I could write an essay on our few days there but I appreciate that other people don’t get the excitement I do at looking at temporary structures or climbing a scaffolding structure erected over the finish line.

The learning

This trip opened my eyes wider to an inalienable truth:

Difference in culture and attitude affects and influences an event from start to finish. That is both as an organiser and a participant. I saw similar for AC/DC 2009, the Europa League Final 2011 and Olympics 2012. Local culture and participants' / attendees' profile / psyche have to be considered when assessing an event and can be major contributing factors to the success of an event.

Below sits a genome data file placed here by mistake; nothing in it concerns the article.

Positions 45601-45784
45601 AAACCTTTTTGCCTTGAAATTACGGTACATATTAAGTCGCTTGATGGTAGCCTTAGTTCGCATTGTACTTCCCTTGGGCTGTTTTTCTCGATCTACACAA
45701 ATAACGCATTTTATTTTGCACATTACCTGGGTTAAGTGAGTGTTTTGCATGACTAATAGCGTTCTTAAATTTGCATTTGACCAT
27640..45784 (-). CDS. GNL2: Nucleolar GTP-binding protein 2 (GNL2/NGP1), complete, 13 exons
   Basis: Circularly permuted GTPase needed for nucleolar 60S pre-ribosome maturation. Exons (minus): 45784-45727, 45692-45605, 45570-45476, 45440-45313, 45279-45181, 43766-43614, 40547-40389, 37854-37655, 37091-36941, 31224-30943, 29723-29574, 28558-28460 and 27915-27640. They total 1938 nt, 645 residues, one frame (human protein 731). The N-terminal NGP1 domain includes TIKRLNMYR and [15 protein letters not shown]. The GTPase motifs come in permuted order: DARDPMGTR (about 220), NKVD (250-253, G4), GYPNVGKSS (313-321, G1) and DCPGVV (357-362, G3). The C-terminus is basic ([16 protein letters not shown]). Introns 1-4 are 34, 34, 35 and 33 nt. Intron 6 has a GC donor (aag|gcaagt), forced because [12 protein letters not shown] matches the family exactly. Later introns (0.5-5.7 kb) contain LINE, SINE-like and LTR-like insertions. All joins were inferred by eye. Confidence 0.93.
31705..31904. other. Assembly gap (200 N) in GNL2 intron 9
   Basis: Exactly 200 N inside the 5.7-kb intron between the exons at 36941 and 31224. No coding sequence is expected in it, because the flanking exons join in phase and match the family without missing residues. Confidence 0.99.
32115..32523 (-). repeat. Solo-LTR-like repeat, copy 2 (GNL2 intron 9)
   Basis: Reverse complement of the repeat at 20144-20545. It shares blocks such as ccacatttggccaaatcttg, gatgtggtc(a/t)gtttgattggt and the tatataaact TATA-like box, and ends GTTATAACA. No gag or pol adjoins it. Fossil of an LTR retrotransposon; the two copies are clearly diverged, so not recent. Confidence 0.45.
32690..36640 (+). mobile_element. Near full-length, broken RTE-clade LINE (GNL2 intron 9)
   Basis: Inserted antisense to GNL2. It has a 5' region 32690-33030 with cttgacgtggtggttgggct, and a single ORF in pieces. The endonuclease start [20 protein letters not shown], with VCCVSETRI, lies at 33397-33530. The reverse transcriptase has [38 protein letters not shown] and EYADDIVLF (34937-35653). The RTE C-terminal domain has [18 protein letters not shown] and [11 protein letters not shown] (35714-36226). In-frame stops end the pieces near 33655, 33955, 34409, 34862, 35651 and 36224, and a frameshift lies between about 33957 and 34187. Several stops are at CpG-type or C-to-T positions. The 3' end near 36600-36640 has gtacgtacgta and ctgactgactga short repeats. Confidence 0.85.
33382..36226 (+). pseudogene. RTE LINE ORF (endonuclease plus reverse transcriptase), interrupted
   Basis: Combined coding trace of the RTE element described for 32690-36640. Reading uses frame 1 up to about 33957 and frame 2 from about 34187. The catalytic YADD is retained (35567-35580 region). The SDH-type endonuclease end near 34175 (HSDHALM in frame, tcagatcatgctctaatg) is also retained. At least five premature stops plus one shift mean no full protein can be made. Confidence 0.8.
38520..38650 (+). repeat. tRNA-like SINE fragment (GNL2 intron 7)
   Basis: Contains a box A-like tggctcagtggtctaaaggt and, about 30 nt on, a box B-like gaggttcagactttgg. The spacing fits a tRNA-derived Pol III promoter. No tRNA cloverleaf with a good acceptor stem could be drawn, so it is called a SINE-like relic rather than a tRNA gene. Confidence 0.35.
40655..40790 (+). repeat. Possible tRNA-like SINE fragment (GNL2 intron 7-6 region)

Wrapping up

It was a great opportunity to learn about an event type I'm not as familiar with as others: athletics. I am grateful to Dublin Marathon for affording me the opportunity. It was a chance to network with senior members and discuss how the Dublin Marathon has evolved as well as how other international marathons have also.

I am excited to use my new knowledge along with my competency in events and crowd movement and to further improve the Dublin Marathon in cooperation with the Board and crews involved. 

 

 
comments
Thewrighttouch
September 15, 2015, 11:49 AM

I like The Boston Marathon event ,and i also attend last time.suddenly here saw about this .its really nice for me.